Discuss this with your dermatologist.
The study you linked, as far as I understand, was performed on people who have androgenetic alopecia, and the hair growth is presumably measured on top of the head rather than on the face or body. It’s difficult to know the methodology and the discussion of results (whether there is a strong case for causality) since that study is not freely available. People who are using tretinoin more often seem to claim (temporary) hair loss along with other tenuous side effects that have yet to be scientifically proven.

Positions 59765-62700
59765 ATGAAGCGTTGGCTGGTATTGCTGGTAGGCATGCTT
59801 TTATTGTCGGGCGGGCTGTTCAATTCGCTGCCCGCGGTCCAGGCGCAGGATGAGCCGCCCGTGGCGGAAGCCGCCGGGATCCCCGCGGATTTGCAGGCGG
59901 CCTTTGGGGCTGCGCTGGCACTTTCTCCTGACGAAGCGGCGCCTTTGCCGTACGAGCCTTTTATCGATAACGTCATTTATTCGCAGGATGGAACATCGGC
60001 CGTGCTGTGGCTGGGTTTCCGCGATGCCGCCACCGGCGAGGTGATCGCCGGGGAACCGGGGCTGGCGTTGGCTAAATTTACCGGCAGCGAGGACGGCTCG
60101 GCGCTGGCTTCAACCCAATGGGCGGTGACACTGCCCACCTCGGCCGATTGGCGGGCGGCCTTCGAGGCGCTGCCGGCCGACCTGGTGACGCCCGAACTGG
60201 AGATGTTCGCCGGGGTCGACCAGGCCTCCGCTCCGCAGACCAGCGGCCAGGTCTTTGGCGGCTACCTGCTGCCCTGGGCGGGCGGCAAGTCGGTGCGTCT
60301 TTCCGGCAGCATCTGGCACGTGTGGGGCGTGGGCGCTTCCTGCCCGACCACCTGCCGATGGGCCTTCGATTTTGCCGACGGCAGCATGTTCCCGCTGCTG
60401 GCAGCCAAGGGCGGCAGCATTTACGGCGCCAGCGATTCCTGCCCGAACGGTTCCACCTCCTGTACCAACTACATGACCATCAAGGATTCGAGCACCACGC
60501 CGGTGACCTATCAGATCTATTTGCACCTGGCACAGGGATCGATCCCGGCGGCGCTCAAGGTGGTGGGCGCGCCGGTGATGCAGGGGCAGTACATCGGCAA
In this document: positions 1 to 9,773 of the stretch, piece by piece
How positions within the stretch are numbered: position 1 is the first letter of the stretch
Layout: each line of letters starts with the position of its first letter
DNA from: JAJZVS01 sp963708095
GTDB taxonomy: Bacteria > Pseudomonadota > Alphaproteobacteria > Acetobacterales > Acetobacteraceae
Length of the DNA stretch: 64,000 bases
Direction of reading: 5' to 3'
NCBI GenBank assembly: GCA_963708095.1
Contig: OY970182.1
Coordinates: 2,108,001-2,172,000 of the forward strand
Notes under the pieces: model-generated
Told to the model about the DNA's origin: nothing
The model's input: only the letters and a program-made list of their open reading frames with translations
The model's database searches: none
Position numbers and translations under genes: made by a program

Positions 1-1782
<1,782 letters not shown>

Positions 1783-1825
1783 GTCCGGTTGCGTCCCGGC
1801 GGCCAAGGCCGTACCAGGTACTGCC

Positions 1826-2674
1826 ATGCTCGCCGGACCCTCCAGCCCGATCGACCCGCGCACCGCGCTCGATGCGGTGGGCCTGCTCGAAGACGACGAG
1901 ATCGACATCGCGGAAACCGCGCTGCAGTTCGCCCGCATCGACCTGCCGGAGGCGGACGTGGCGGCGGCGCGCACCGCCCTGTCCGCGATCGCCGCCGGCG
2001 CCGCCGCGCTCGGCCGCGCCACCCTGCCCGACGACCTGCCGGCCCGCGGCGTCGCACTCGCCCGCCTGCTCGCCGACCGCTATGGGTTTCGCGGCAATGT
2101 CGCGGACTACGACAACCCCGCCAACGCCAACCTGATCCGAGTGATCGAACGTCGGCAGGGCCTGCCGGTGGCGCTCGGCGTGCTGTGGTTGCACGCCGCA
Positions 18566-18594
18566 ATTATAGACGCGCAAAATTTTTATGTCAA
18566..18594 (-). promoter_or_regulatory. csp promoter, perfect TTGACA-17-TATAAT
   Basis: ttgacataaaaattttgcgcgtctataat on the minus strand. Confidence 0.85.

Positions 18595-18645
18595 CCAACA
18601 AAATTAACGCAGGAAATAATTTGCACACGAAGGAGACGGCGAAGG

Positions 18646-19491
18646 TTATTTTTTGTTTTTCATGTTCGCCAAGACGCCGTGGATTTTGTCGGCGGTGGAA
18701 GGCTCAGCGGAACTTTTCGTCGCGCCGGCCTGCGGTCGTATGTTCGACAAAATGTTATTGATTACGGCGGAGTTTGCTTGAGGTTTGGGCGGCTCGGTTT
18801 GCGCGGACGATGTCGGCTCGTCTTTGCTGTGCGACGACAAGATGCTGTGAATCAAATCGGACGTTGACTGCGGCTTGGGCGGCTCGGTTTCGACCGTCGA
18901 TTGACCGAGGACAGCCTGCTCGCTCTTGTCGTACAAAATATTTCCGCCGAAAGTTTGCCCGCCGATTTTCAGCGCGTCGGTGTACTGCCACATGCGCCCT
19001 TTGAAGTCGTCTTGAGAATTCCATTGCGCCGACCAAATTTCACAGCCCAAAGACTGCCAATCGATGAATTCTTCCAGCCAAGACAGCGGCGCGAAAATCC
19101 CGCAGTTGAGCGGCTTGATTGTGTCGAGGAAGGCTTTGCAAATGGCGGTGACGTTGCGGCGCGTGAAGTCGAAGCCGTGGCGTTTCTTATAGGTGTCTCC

Assuming that it is even possible and likely for tretinoin to stimulate new hair growth from follicles not treated by electrolysis, whether you take tretinoin during the treatment period of after treatment has been completed, any hair that may grow will need to be treated either way. If tretinoin is a necessity for you, then that’s just how it will be. Your dermatologist will be able to discuss this with you.
I should add that taking tretinoin while actively receiving electrolysis treatments is not encouraged. Some people won’t experience adverse effects, but others may.